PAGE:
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No Indictment for Ex-Deputy in Fatal Teen Shooting

Posted July 11, 2007

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— A grand jury voted Wednesday not to indict a former New Hanover County deputy for the fatal shooting of a Durham teenager.

State prosecutors had asked the grand jury to indict Christopher Long on voluntary manslaughter in connection with the Dec. 1 death of 18-year-old Peyton Strickland. The charge could have carried a prison term of four to nine years.

After the 18-member grand jury's decision came down at around 9:45 a.m., Long and his relatives cried in the courthouse. One family member repeatedly whispered "thank you, Jesus" as family members hugged each other.

"It's very difficult for all concerned. We have had faith in the system and God," said Long's father, Harry Long, reading from a prepared statement after the grand jury's decision was announced. "We hope that we will be able to move forward from this situation."

Long declined to comment after the hearing. The Strickland family released a written statement shortly after the jury's decision:

"Our unarmed 18-year-old son, Peyton, was killed when Chris Long, a deputy sheriff, fired three bullets from a submachine gun through the front door of Peyton’s house while he was answering the unlocked door. The failure of the grand jury to indict Long on any charge compounds our family’s tragedy."

The grand jury's decision ends all criminal proceedings against Long, Attorney General Roy Cooper said.

“This was a tragic event for everyone involved. The grand jury has spoken, and we do not anticipate any further criminal proceedings by our prosecutors in this matter,” Cooper said in a statement.

The case was turned over to the state Attorney General's Office in February after New Hanover County District Attorney Ben David said he wanted to avoid the appearance of a cover-up or a vendetta against Long.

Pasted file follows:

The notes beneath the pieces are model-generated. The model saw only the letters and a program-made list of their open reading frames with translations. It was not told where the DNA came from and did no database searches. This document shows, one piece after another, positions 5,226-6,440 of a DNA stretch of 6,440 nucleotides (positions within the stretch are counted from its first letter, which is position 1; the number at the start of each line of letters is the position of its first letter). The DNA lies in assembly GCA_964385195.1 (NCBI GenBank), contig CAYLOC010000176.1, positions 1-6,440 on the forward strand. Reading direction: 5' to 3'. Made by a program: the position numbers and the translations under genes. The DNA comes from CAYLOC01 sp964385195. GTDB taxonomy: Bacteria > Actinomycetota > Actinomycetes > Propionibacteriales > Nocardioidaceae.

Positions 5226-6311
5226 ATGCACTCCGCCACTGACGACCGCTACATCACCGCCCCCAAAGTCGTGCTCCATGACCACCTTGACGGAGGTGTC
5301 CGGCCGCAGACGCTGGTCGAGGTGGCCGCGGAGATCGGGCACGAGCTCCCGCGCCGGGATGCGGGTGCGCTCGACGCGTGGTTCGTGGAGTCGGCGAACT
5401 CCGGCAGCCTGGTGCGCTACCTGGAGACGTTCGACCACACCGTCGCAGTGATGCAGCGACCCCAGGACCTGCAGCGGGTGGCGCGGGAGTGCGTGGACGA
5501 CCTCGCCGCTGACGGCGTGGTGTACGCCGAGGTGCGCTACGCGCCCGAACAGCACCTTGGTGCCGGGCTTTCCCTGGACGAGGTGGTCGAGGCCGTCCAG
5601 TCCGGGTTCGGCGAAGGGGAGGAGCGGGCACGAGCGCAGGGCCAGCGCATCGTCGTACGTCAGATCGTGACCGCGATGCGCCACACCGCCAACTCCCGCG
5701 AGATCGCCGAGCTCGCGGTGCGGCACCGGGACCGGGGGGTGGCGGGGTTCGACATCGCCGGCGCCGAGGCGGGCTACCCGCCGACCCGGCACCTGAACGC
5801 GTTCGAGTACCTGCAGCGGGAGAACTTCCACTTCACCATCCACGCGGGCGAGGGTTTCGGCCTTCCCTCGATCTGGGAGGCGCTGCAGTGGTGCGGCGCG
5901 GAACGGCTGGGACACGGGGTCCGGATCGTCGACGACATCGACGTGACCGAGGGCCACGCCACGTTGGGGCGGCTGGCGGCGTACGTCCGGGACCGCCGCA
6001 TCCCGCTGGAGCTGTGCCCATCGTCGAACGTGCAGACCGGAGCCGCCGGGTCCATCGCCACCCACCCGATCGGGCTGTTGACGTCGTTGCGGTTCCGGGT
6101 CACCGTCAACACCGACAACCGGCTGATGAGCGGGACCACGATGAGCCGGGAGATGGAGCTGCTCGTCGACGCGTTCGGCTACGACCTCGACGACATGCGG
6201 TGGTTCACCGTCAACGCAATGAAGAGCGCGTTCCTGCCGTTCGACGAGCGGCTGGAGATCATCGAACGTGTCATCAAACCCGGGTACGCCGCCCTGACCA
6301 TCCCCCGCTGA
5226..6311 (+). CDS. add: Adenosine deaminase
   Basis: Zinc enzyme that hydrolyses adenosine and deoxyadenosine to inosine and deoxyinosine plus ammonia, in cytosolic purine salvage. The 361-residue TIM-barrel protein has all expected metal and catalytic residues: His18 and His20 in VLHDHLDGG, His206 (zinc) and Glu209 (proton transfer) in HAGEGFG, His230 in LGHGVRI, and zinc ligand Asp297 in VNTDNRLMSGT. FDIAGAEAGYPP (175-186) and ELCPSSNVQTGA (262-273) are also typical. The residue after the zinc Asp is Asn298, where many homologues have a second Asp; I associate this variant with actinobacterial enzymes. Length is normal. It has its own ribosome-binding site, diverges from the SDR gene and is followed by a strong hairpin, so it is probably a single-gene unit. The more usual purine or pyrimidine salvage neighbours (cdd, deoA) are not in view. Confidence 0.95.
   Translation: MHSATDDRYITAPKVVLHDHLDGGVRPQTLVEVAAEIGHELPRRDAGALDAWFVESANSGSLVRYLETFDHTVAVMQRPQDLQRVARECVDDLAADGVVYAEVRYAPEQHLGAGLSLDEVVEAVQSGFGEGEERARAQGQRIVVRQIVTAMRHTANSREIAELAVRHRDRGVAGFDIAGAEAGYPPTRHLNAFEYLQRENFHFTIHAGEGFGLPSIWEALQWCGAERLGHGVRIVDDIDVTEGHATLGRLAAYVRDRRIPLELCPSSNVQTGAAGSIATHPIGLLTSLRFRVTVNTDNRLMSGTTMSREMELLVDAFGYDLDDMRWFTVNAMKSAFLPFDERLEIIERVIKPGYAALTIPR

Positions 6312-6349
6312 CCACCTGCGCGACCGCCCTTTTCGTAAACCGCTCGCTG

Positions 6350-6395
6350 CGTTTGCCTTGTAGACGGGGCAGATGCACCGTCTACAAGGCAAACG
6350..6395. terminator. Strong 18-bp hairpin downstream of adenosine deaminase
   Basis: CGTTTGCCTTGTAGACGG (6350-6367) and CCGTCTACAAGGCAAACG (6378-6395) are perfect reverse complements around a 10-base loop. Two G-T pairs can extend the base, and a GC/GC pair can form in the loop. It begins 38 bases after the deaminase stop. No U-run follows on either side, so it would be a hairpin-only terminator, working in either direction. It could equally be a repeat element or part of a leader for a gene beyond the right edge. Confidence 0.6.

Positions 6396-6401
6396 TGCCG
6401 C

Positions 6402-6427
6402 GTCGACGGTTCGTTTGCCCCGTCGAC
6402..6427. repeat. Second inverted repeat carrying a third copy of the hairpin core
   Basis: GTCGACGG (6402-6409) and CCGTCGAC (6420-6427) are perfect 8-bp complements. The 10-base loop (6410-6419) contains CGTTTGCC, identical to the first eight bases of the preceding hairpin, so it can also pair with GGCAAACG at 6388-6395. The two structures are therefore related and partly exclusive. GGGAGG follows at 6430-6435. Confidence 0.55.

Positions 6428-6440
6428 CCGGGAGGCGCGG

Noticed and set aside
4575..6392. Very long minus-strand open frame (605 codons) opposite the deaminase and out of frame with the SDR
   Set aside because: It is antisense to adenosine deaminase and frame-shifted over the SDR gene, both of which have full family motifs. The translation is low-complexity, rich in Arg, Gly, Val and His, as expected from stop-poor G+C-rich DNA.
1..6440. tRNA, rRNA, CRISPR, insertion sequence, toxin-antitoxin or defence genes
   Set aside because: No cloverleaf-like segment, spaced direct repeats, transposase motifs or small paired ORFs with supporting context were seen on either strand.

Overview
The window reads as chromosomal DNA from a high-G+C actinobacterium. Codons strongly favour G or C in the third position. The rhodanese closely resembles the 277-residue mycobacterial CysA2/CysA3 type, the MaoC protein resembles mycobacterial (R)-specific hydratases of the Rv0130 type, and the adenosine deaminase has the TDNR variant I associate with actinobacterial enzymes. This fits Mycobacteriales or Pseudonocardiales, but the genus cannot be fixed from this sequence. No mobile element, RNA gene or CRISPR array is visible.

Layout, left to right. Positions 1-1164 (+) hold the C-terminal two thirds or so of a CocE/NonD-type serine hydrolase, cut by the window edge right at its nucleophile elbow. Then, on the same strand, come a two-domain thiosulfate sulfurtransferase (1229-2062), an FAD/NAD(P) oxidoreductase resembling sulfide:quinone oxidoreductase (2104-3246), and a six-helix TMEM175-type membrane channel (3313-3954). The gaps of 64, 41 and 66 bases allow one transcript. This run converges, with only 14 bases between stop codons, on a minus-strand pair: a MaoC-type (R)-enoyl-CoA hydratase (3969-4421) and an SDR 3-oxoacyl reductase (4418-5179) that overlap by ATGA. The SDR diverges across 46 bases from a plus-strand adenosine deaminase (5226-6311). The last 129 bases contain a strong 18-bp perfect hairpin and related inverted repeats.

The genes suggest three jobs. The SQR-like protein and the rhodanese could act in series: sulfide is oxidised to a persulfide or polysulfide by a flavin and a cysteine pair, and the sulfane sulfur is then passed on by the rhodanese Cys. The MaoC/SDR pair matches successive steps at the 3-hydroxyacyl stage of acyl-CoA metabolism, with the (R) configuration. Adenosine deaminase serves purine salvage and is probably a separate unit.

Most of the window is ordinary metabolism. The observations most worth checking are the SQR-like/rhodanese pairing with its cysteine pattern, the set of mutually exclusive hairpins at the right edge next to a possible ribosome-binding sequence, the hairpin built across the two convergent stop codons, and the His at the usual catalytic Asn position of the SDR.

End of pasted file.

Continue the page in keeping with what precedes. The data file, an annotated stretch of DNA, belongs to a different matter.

The Strickland family might still pursue a civil lawsuit against Long.

Strickland was shot twice as New Hanover County deputies and University of North Carolina at Wilmington police raided a rental house in search of two stolen PlayStation 3 video systems. UNC-W police asked for support because they feared the residents of the house were armed and dangerous.

Long told investigators he shot Strickland when he mistook the sound of a battering ram against the front door for gunshots. Authorities said Strickland wasn't armed.

The teen was shot once in the head and once in the chest, and at least one of the bullets passed through the front door before hitting him, according to an autopsy report.

“This is what (law enforcement officers) fear the most," said Long's attorney, Michael McGuinness. "They fear most having a split-second decision and being drug into the judicial process. They don’t have the reflection time reporters and lawyers do. We get to develop our arguments and think them out, and this is very typical of what they encounter on a regular basis.”

Still Tommy Hicks, another attorney representing Long, said the former deputy and those who support him recognize the Strickland family's loss.

“This is still a tragedy. The Strickland family has been devastated, I’m sure, by the death of their son, and our hearts go out to them,” Hicks said.

Long was fired by the New Hanover County Sheriff's Office a week after the shooting. He was later indicted on a charge of second-degree murder in connection with the shooting.